Distribution Systems

In steam heating systems, steam that is produced in a boiler is circulated under pressure through insulated pipes, and then condensed in cast-iron radiators. In the radiator, the latent heat given off when the steam cools and becomes water is released to the air of the room. The condensed water then returns to the boiler through a network of return pipes. The system is reasonably efficient but difficult to control precisely, as the steam gives off its heat rapidly.

Steam pipes are larger than those for water, but smaller than air ducts. The steam moves by its own power, and the rate can't be controlled as water can. It is also harder to control temperature. The condensation of steam in pipes is noisy, and hot water systems (Fig. 24-4) are now more common than steam. In order for the condensed water to collect and drain in the steam pipes, the drainpipes must be sloped, taking up more space in construction.

The old style of cast-iron radiator, located near outside walls and under windows in every room, is not installed anymore, but are still in service in older buildings. Old-fashioned radiators are made of from 2 to 50 cast-iron sections, each with four or six tubes. Some models stand on the floor, others hang on wall brackets. Such radiators have pipes that are exposed to the room, and thus leaks in these radiators are easily repaired.

Radiators lose much heat to the adjacent exterior i( walls. Foil-covered cardboard radiator reflectors are available at building supply stores, and can be placed between the wall and the radiator. Keeping a radiator clean will also maximize heat reflection out into the room.

Fin-tube radiation devices, fan-coil units (FCUs), unit heaters, and IR heaters are currently used with steam. Fin-tube radiators (Fig. 24-5) are longer and smaller than the old-fashioned cast-iron radiators.

Figure 24-5 Baseboard fin tube convectors.

Radiators (Fig. 24-6) are also used in hot water systems. Hot water (or hydronic) systems are much easier to control. Only the sensible heat of the water is transmitted to the air, not the latent heat of vaporization as with steam. A very even, controlled release of heat to the air is achieved by regulating the temperature and rate of circulation of the water. Hydronic systems are silent when properly installed and adjusted, and produce comfortable heat.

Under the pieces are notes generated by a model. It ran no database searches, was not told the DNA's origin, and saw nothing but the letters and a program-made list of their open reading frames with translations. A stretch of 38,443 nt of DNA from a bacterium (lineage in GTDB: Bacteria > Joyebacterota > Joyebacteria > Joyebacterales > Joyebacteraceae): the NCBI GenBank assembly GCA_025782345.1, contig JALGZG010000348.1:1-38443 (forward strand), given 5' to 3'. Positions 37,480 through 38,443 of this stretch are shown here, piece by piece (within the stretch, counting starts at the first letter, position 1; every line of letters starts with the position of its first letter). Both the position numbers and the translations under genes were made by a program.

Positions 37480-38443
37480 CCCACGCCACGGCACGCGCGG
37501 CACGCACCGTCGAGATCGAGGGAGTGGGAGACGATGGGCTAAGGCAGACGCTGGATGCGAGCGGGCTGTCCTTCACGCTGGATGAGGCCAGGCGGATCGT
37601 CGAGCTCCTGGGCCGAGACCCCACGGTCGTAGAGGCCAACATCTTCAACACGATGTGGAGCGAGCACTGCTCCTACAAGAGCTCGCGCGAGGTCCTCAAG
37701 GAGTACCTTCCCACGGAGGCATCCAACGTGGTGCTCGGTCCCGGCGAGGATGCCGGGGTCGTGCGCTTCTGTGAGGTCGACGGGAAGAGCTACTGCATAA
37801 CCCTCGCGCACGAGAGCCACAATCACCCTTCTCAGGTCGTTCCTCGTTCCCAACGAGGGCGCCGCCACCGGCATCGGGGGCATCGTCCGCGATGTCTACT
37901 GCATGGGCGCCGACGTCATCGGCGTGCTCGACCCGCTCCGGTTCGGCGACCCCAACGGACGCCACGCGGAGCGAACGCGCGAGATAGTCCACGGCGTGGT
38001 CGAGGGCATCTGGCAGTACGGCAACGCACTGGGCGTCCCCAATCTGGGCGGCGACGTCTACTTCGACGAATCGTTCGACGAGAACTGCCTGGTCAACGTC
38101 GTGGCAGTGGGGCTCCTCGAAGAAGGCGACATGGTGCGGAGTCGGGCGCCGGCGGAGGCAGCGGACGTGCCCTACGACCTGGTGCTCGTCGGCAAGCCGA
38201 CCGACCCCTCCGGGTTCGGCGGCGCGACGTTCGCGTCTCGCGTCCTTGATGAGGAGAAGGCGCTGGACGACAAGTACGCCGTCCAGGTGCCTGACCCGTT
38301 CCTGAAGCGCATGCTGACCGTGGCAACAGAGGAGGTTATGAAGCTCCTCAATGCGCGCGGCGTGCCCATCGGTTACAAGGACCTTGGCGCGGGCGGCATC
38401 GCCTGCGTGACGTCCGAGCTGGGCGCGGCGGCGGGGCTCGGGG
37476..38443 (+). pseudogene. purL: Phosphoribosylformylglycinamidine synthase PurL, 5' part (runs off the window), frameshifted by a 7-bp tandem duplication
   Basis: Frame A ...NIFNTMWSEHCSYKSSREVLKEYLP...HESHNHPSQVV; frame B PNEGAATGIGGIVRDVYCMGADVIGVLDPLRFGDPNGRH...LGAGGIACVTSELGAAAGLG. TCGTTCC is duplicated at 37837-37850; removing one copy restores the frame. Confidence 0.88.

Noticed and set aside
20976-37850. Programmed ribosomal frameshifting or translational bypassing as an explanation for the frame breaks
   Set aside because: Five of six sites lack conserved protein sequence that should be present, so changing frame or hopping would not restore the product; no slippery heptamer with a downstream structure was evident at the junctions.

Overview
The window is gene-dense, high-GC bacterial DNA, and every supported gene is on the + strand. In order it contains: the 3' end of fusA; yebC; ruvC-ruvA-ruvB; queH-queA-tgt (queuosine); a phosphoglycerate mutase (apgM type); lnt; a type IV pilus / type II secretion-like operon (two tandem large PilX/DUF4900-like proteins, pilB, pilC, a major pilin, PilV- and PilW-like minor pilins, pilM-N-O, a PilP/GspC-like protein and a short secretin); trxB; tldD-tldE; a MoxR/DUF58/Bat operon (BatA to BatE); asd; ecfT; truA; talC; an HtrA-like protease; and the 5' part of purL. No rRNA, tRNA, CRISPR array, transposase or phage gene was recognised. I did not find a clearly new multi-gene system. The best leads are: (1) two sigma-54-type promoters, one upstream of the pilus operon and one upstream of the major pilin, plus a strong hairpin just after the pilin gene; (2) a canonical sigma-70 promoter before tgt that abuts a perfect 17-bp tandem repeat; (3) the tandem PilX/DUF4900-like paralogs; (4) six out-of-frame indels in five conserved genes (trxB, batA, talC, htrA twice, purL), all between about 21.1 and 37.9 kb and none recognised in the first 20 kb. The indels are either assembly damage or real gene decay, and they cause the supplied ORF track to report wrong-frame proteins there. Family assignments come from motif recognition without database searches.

Hot water baseboard and radiator systems are laid out in four different arrangements. In a series loop sys-

Contemporary wall radiator

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Contemporary wall radiator

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Figure 24-6 Radiators.

tem, water flows through each baseboard or fin tube radiator at the building's perimeter in turn. The water becomes somewhat cooler by the time it gets to the end of the loop. A damper at each baseboard adjusts heat by reducing the amount of air that passes over the fins. Because all elements are turned on or off together, a series loop should only serve spaces within a single zone that share the same heating requirements.

One-pipe systems are very common. A single pipe supplies hot water from the boiler to each radiator or convector in sequence. Special fittings divert part of the flow into each baseboard. A valve at each baseboard allows for the heat to be reduced or shut off. Because it uses a little more piping than the series loop system, it is not as economical to install. Temperatures are still lower at the end of the loop, as with a series loop system.

Two-pipe systems use one pipe to supply water from the boiler to radiators or convectors, and a second pipe to return water to the boiler. In a two-pipe reverse return system, the lengths of supply and return pipes for each radiator or convector are nearly equal. The water is supplied to each baseboard or radiator at the same temperature, as the supply pipe doesn't pass through the baseboard or accept cooled return water. This system uses more pipe than a one-pipe system, increasing the cost.

In the final system, a two-pipe direct return system, a return pipe from each radiator or convector takes the shortest route back to the boiler. This diversion of most of the water before it reaches the end results in hotter spaces at the beginning and cooler spaces at the end of the run. This is a generally unsatisfactory system.

Hot water circulating through pipes causes pipe expansion, so expansion joints are inserted into long pipe runs. Clearance around all pipes passing through floors and walls is also provided to accommodate pipe expansion. Air vents keep air from accumulating at high points in the piping or at convector branches. Access is required for air vents in piping, which have to be bled— have the excess air let out—by hand. Water vents prevent water in the low points of a drained, inoperative system from freezing and bursting the tubing and fittings. A water vent is also located at the bottom of a boiler to allow it to be drained.

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